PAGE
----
The less good news is how much you need to pay for it: with 156 weekly installments of £11.04 at an APR of 29.9%, you can have that very same TV for £1,722.24. Ah, less of a good deal then.
No one in Jamie Oliver’s position would pay almost three times as much as they needed to for a telly. But they’ve got a bit more choice, haven’t they? And that’s what much of this boils down to: choice. Speaking personally, we don’t have a big TV. We don’t have a proper DVD player either, we use Rich’s old Playstation 2, which sounds like it’s going to take off when you use it. (Pretty sure it’s not going to take off. Hope not!) We’re not particularly fussed about TV. But in the evenings, we have other options. We have a PC, two smartphones, a laptop. Or we read. We could use the kids’ Nintendo Wii, but I tend to smash stuff with the remote, so it’s best avoided. I bet the Olivers have a couple of iPads; their kids probably have iPads. I bet they have a laptop or two, I bet they own smartphones. Having a TV really doesn’t seem that important. But also: I bet Jamie and Jools go out to the cinema (£14 + for two tickets.) I bet they go out to the theatre a lot. (£40+ for two tickets) I bet they go out for dinner (although that’s probably an interesting outing.) And then there are holidays. A nice break for some sun at Easter, a long holiday in a villa in Tuscany over the summer, a week in Cornwall; perhaps a mini-break in Autumn. (I’m only guessing, here, but I’m happy to bet they don’t do a static caravan holiday for a week in Great Yarmouth. ) No telly needed, really, if you think about it.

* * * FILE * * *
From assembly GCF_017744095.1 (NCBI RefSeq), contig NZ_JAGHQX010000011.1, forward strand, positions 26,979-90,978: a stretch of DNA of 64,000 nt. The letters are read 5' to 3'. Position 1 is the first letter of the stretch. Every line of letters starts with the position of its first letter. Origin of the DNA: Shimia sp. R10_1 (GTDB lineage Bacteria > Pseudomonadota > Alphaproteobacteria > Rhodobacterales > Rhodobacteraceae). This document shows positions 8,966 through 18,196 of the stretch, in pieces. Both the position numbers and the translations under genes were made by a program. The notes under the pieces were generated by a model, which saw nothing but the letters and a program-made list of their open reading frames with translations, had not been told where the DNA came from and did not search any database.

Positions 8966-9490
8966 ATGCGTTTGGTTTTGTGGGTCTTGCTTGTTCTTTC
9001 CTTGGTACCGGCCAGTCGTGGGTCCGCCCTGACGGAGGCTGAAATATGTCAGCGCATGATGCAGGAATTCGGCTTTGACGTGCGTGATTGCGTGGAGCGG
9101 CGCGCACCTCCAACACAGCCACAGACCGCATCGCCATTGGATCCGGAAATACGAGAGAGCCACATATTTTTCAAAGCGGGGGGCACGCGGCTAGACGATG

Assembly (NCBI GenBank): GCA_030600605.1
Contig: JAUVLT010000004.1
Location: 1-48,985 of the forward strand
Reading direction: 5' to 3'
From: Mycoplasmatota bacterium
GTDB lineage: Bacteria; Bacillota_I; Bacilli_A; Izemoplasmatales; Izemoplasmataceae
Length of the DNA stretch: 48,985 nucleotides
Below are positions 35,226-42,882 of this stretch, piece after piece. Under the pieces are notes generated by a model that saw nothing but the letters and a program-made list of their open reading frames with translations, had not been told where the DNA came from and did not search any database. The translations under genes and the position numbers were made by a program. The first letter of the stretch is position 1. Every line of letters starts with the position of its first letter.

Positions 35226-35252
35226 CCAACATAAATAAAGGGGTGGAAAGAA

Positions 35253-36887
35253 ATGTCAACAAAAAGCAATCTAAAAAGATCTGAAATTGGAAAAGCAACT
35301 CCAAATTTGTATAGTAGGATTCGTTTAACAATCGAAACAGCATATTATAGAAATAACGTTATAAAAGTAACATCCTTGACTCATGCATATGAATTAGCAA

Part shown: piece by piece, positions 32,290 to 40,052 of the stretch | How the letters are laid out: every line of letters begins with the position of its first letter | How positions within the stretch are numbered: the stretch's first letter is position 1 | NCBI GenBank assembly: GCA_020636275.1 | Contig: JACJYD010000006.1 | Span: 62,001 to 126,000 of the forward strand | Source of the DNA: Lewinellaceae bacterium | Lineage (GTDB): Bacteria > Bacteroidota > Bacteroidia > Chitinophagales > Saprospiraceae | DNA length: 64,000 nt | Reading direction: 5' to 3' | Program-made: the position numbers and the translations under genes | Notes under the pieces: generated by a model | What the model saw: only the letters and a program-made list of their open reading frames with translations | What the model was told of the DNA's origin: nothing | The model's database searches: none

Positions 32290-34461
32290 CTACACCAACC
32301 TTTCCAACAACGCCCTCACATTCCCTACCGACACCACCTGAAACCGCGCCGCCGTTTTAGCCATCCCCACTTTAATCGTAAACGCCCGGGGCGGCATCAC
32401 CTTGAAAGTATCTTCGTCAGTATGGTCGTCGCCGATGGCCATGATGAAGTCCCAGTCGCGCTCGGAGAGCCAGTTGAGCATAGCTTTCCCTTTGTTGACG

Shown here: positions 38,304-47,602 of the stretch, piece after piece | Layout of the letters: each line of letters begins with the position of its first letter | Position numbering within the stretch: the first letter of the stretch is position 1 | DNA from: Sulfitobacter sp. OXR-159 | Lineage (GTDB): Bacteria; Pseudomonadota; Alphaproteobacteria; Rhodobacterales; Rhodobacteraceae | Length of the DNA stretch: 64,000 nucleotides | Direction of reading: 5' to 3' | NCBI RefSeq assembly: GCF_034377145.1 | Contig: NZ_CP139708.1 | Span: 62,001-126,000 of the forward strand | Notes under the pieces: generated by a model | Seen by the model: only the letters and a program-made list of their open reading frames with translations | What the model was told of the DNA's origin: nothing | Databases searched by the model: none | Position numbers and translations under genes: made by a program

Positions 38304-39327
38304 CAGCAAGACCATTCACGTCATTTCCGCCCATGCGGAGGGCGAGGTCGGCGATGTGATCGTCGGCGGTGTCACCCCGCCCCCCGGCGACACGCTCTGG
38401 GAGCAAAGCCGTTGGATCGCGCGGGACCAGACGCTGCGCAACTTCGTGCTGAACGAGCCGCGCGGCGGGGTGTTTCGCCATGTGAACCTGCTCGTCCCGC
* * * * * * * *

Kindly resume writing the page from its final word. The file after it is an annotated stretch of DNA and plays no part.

What if you’ve got a disposable income of £50 a month? Doesn’t run to many cinema trips, visits to Tuscany, nights out, iPads, meals at Pizza Express, trips to museums and galleries (although lots are free to go into, the travel is not free. ) Culture costs cash. TV, even at extortionate APR, costs less. What if you’ve got no iPad/Kindle/WiFi at home? The long summer holidays stretching out before you with the kids at home; no long holiday abroad to look forward to. Suddenly, a TV seems a LOT more essential. And yes, people can read, for free, and I would always advocate that. But then I would. I was lucky enough to be brought up in a house where reading was valued. Books were always available. My parents were able to support me through an English degree. I’m very grateful, but I am aware that it’s not the same for everyone. TVs have come to represent a community, a sort of equality. Pensioners get their licence fee paid for them, in an admission of how TV can be a lifeline for the vulnerable.
So Jamie, I appreciate your sentiments, I hope that you are successful in your mission to make people aware of how much better you can eat on low a budget when you are not shopping in supermarkets. I just hope you appreciate the realities of living in poverty in modern Britain. Of the cash points that charge you £1.75 for withdrawing cash – which is your only payment option – of the money it costs to get kids to the market on a bus , and how every journey take just that little bit longer if you don’t own a car. Of the irresponsible lending, the way that people on electricity meters pay more for their power. (Mention slow-cooking a pork joint whilst you’re out at work all day to someone on an electricity meter and watch their eyes widen in fear.) Of the cuts to tax-credits and housing benefits and the lack of opportunity. TV has been providing escapism for decades. Some people need that more than others. Keep the TV off the menu, Oliver, and we’ll be OK.